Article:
Mediation is a common way to resolve issues between parties, facilitated by a neutral person. After you have separated and plan to get divorced, mediation should be your first step. Here’s why you should mediate when you get divorced.
It Saves You Money
Apart from being mandatory under Australian Family Law to first attempt mediation where children under the age of 18 are involved, there are numerous advantages to mediating when you get divorced, one of which being that it is a far less expensive option.
Unlike litigation, where each partner appoints their own family lawyer, (who usually get paid in 6 minute blocks, often spent filling in forms and writing and responding to letters and appearing in court), some mediators charge a fixed fee upfront so both parties know exactly what they’re in for, from the very start and with no hidden costs either!
Another significant reason why you should mediate when you get divorced is that it is usually much quicker than other processes. All divorces and separations come with their own unique challenges, with both spouses sometimes having feelings of anger, blame and resentment towards one another.
Mediators are not interested in who did what or who is to blame. They focus only on possible solutions that both parties can comfortably live with and avoiding the Courts as far as possible.
There is no set rule as to how many mediation sessions your divorce will take, as that will depend entirely on the issues in dispute. Most divorce mediations take only 1 session to get all issues resolved.
That does not even compare to going the litigation route, which can drag on for months or even years, adding to the stress levels for the whole family.
You Stay In Control
Unlike a Court case, where the lawyers slug it out on your behalf, and you are at the ultimate mercy of a Judge, in mediation you remain in control of your situation at all times.
Mediators do not act for either party. They remain impartial and may offer legal guidance that is fair and just for both spouses.
They will not pressure anyone to accept any term they may not feel comfortable with and there are no time frames set to accept any agreement. You may take your time to think things through or obtain a second opinion, if you so wish.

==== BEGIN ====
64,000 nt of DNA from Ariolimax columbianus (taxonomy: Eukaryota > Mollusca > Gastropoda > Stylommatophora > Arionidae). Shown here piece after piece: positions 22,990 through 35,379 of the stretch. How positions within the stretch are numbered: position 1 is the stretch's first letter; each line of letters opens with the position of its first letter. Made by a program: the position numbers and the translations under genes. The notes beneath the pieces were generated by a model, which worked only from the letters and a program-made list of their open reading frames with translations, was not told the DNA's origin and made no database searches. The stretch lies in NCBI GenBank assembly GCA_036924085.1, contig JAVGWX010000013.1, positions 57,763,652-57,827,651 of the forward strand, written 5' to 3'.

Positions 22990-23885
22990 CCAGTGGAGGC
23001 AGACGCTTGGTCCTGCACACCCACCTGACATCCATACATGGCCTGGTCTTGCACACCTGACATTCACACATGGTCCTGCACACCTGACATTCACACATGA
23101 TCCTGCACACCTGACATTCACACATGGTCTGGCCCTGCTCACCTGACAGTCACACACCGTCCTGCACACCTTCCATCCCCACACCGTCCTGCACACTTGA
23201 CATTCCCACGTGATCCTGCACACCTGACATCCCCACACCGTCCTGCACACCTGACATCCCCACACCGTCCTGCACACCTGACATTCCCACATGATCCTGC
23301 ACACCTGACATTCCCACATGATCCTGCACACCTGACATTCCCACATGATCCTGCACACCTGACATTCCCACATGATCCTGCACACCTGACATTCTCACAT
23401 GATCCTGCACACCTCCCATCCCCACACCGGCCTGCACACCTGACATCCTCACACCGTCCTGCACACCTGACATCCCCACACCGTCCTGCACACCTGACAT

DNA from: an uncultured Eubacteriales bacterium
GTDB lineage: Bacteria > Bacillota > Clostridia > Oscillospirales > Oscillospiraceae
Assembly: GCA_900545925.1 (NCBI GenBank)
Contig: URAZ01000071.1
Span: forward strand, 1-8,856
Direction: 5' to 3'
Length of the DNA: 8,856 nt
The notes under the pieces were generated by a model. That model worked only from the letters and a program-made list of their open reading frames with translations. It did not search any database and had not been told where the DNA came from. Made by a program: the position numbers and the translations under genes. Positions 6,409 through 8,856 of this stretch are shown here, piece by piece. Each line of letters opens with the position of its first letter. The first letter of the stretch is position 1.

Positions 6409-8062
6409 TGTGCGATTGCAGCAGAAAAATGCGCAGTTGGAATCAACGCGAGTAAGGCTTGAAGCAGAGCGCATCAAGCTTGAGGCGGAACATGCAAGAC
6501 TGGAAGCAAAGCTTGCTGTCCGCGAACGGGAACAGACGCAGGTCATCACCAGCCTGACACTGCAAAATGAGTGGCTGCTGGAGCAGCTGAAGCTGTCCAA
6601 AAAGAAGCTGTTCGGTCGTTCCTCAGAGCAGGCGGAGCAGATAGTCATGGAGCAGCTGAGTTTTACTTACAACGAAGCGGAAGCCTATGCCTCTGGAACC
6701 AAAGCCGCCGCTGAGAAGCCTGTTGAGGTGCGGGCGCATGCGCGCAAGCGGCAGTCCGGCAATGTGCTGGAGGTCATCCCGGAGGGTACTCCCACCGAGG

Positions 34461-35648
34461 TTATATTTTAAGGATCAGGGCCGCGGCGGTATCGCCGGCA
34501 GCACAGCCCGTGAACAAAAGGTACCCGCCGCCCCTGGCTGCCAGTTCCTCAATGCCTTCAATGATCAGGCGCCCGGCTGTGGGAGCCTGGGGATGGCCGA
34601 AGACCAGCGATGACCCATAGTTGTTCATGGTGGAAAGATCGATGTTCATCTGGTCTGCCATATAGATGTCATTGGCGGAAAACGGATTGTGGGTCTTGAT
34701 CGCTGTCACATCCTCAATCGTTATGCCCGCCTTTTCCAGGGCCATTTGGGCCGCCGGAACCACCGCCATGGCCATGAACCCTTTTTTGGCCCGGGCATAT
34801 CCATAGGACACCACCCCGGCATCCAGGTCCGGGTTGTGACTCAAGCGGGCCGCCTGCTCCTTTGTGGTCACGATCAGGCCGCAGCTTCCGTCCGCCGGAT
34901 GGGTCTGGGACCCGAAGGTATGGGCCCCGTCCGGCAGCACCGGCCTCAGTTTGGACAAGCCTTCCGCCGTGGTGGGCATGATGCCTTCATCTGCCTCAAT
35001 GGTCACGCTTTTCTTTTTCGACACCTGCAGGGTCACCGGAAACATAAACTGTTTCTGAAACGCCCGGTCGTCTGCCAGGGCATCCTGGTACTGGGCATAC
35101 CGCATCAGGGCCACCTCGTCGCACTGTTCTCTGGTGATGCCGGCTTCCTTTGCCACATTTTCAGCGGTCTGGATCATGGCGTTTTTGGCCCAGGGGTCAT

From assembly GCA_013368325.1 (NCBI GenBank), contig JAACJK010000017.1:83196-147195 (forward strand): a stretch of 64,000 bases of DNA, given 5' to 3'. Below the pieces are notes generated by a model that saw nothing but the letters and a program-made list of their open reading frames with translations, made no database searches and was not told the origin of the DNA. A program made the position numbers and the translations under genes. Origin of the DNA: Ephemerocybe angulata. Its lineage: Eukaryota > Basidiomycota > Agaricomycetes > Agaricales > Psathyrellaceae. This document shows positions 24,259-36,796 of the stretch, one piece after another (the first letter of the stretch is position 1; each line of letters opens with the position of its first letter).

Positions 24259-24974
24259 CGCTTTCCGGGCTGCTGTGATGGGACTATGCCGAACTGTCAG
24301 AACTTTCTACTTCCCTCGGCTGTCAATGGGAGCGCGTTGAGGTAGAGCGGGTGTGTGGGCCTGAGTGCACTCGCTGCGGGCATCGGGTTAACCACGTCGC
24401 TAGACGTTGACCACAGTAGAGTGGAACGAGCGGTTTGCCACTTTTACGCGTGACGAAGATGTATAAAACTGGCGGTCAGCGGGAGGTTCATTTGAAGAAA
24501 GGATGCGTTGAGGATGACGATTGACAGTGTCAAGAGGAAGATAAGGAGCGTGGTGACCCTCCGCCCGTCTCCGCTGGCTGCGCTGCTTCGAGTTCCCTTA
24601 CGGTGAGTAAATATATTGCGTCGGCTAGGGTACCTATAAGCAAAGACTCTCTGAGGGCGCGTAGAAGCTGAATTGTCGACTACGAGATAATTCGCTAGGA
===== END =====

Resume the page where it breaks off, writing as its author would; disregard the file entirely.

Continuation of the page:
It’s Less Stressful
Being less costly, far quicker and allowing you to stay in control throughout the process should provide enough motivation for you to mediate when you get divorced. But it offers much more than that for other reasons too.
Mediators take out much of the stress, by ensuring both parties remain calm and stick only to the facts and will intervene if either party makes any unreasonable and unrealistic demands.
Accredited mediators are also highly skilled and experienced in dealing with all financial and children’s matters. They guide both spouses through the entire process and will prepare agreements so that you can submit them to the Courts for the divorce mediation to be legally-binding.
Communication Is Clearer
Having an accredited divorce mediator offering advice and thoroughly explaining the rights of both parties makes the communication much clearer and easier for the layperson to understand.
Mediators are bound by strict confidentiality rules and no information disclosed during mediation may be shared with outside parties.
Nothing mentioned at mediation can be used as evidence should the matter end up in Court in the future. This encourages both spouses to be truthful and submitting sensitive information without the fear of any of it ever leaking out.
In a Court case, on the other hand, everything said is said in open Court.
Interested in divorce mediation?
Get in touch with family dispute resolution practitioner and nationally accredited divorce mediator Ian Shann today.